Combustion v. Compression

Do medium-duty trucks run better on diesel engines or gasoline power? If you only consider the price at the pump, you may be missing the bigger picture Web Extra!

"They did find some preference for gas in rural areas, neighborhoods where noise was a concern," Niekamp says. "The companies that prefer gas don't intend to keep their vehicles as long. Or they have smaller, lighter-duty trucks, such as Class-4, that tend to skew higher towards a preference for gas than Class-5.

"But Sterling's conclusion from this research was that customers in the medium-duty segment by and large do prefer a diesel engine. They came away convinced, as we were, that the strategy for our customers was the right one."


To Brad Pugh, Ram Chassis Cab product planner for Chrysler LLC Commercial Vehicles, the reasons for diesel's popularity in his medium-duty product are easy to grasp.

"The diesel is as popular as it is, number one, because of the way it performs," he says. "Number two, in a very close second, is the name Cummins on the badge.

"With the Cummins you get best-in-class fuel efficiency," he says, "so you're saving money at the pump when you're hauling heavy loads, and you're able to develop all your torque at super-low engine rpms. So, at 1,600 rpm, we already have all our engine torque, which is 610 lb-ft.

"You compare that to a gas engine, where your torque curve is steep--it's more like a mountain slope, as opposed to a plateau that you get with a diesel engine," he explains. "So, you get maximum pulling power for trailer towing, for the heavy loads that a Class-3, 4 or 5 sees. And you're able to get that right off the line."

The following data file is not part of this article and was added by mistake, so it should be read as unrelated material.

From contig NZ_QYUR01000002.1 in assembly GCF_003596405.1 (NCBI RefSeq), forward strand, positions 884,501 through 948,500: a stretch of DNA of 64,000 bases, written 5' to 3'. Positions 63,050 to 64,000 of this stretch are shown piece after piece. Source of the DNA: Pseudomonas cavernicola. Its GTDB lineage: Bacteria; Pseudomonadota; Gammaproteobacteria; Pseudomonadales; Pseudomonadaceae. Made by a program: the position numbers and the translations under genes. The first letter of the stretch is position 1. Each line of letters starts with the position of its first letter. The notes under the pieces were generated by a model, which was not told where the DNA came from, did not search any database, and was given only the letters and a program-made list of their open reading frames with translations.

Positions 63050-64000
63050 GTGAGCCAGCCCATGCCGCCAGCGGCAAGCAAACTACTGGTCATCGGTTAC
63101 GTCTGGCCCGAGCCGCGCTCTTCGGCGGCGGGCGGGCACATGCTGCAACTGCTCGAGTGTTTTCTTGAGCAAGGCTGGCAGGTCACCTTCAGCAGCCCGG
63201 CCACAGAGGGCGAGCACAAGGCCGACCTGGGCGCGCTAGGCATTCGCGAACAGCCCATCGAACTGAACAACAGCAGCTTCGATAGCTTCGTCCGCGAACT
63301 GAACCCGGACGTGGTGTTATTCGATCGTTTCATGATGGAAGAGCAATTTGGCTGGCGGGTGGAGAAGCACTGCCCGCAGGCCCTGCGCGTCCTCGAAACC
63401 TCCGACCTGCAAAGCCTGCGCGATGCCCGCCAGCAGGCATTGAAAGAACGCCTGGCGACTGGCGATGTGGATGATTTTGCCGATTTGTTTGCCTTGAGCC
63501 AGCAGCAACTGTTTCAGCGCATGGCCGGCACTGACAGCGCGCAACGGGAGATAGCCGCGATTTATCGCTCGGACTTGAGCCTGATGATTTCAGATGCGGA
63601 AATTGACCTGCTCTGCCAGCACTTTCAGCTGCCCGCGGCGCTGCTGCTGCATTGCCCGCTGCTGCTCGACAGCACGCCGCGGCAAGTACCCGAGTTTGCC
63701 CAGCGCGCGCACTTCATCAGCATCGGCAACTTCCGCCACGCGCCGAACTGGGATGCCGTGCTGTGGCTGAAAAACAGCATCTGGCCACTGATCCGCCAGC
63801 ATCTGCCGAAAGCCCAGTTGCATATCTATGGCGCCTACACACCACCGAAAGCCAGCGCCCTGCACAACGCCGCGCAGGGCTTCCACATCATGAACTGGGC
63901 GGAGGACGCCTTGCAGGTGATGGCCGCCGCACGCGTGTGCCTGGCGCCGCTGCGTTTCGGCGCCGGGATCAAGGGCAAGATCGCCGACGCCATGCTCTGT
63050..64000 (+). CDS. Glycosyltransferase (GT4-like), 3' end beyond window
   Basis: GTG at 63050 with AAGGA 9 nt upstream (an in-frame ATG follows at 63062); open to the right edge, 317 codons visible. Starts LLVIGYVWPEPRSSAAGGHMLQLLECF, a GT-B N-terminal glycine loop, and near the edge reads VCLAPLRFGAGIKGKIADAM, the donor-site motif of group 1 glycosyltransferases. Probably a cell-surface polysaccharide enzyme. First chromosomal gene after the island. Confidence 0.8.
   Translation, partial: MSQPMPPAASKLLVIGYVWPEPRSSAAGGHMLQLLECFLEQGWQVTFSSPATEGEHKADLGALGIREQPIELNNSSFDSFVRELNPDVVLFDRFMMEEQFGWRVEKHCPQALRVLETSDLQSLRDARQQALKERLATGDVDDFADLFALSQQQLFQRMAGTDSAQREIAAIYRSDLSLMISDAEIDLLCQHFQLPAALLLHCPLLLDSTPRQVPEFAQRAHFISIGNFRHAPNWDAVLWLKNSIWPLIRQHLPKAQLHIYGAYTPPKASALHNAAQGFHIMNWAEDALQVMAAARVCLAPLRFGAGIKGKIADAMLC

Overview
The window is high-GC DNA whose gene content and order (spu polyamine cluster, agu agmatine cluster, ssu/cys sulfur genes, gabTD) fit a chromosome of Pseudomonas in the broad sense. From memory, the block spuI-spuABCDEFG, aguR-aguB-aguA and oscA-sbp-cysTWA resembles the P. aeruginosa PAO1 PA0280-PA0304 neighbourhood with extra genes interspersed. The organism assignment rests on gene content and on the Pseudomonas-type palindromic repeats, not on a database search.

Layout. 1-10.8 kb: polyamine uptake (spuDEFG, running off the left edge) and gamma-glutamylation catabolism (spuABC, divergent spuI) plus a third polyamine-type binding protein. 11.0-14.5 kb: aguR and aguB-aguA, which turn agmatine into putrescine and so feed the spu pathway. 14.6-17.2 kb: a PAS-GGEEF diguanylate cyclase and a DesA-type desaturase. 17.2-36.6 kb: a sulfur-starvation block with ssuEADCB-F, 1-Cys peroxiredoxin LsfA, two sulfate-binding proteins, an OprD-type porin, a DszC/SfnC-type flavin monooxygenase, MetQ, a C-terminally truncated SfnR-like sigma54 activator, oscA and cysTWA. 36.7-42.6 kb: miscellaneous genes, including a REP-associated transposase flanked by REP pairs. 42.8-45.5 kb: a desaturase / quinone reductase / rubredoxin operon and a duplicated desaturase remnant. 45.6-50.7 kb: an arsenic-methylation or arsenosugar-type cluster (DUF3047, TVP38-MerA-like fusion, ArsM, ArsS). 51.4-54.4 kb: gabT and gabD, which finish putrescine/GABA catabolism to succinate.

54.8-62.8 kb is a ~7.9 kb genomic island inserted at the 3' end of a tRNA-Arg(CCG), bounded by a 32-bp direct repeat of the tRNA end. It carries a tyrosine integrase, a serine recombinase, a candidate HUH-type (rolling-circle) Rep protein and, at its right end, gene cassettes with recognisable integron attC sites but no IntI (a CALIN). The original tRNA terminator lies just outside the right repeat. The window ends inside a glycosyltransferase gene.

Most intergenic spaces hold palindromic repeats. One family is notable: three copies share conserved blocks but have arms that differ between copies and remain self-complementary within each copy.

Pugh also points out that diesel trucks generally have higher resale value: "If you look at the historical prices of used trucks, the ones with diesel engines will hold their value a little bit better, and you'll get a higher return when you have to replace that truck."


Although one reason cited by Craig Joost with 1-800-GOT-JUNK for eschewing diesel engines was concern about the regeneration process of the diesel particulate filter (DPF), Pugh doesn't see this as a significant issue.

"The technology shouldn't be as scary as it is to the customer, especially in a Class-4 or 5 truck where, right now, you don't have to remove the particulate trap to clean it," Pugh says. "We've worked hard with Cummins to calibrate it so that it actually does a cleansing process when it gets close to full, with pressure sensors in there to monitor how full the particulate trap is. Once it reaches a certain point, it goes through a regen process that cleans it out and allows airflow back into the system and restores it to its normal operating state. But there's not a whole lot of extra maintenance required because of that system, and I'm surprised that people would be scared off by it."

In the end, Isuzu's commitment to offering its customers a gasoline option is just as courageous as Chrysler LLC's commitment to a diesel-only lineup. Both decisions come from a desire to give the customers what they want, and every customer wants the vehicle that's just right for them.

To see the results of our "Gas Or Diesel" readers' poll, go to

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